The legislation has been approved and a timeframe has been established. Now all that’s left is for a whole country’s distribution and retail network to go from zero to 60 in a few months.
However it all plays out, Canopy Growth Corp’s (TSX:WEED. NYSE:CGC) Bruce Linton says he won’t be taking any vacation days this summer.
With Bill C-45 receiving assent in Parliament and the federal government having supplied the October 17 start date, Canada’s provinces and territories now have four months to get their cannabis ducks in a row.
And with outposts set up right across the country, Canopy Growth will be playing a lead role in the upcoming drama.
Bring it on, says Linton, who’s boasting more than a few kilos of confidence about the pot trail his company and, internationally, Canada is now blazing.
“This is the beginning when we’ll have some stores in all the provinces, we’ll have some products going, but then we’re going to increment the products so that we’ll have a better competitive set with the illicit market,” said Linton to BNN Bloomberg.
“I think that if we started in about half an hour, New Brunswick, probably Ontario, Newfoundland, a lot of the East Coast ones are good to go,” he says. “In fact, I think we could be two days from now in a lot of the Western ones. But I think there’s a little pullback in a couple of the other ones, so that’s just going to be a timing thing.”
“It’s really execution —imagine there are these channels which currently have zero inventory, and so, over the course of the summer I don’t plan to be on vacation much because there’ll be quite a lot of logistics we’ll be running through to fill a whole country’s distribution for something that’s been illegal for 100 years,” he says.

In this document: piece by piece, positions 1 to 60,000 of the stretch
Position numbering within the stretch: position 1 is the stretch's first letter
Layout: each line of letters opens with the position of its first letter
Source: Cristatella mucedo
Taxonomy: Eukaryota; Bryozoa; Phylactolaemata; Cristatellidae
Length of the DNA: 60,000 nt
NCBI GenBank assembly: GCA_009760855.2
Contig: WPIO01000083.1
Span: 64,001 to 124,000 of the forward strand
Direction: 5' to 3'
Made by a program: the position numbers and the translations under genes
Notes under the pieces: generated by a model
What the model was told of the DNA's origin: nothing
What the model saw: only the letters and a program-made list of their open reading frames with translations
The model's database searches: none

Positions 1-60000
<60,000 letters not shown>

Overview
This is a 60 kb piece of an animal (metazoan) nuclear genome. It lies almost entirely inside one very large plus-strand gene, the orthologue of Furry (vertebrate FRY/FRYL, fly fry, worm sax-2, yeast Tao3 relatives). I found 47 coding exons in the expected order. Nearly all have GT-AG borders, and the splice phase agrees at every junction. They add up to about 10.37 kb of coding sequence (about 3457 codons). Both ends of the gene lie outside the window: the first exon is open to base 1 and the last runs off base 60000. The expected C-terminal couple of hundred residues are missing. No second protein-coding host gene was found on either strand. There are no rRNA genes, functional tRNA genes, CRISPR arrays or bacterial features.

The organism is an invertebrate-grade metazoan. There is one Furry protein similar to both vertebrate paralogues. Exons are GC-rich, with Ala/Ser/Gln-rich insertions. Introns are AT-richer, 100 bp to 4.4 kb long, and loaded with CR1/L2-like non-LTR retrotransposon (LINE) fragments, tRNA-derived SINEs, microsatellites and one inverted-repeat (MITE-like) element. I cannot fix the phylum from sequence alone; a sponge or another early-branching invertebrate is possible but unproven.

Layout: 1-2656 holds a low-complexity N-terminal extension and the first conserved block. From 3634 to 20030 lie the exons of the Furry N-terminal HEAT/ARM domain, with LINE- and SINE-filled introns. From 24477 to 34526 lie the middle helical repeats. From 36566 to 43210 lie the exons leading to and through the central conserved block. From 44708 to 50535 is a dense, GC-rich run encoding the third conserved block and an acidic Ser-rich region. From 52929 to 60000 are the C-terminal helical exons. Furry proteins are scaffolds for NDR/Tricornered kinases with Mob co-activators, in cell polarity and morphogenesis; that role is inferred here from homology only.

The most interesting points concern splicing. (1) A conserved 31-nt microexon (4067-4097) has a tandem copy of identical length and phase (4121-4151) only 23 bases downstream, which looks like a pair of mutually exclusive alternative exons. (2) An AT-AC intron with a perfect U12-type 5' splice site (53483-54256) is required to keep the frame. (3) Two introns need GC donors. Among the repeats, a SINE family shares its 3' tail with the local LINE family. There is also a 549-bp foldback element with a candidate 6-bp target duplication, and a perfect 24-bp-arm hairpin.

Linton says that while the recreational marijuana market will undoubtably have its impact on beer and alcohol sales, he sees a major shakeup on the horizon for the pharmaceutical industry, as well.
“When they talk about [cannabis] displacing sleep aids, are the people running Ambien-type products concerned that we’ll completely decimate that market?” he asks. “I think they’re terrified, and they should be because this is an ingredient that we as humans can actually respond to without the same level of health disruption and risk as many of the pharmaceuticals.”
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“And remember, how many people are we in Canada? 35 million. Most of Europe is normalizing this, which means that there’s about 350 million over there, and if you get a medicine through in Europe, guess who pays for it? The government,” says Linton. “So, Canada is exciting, but we’re missing a zero on the number of people we could address when we also do Europe.”
As for the potential size of Canada’s soon-to-be-legal pot space, Linton is doubtful that the figures as stated are really reflective of how big the upcoming social change will be.
“The [Parliamentary Budget Office] is estimating the illicit market at somewhere around $8 or $9 billion,” he says. “I don’t know about you but you probably haven’t been lining up at dispensaries buying illegal cannabis very often. But when the federal government says it’s okay and the provincial government sets up a store, I bet you and some of your friends might be curious and buy it and you want to try it because it’s coming through a controlled supply chain, so that increments the market.”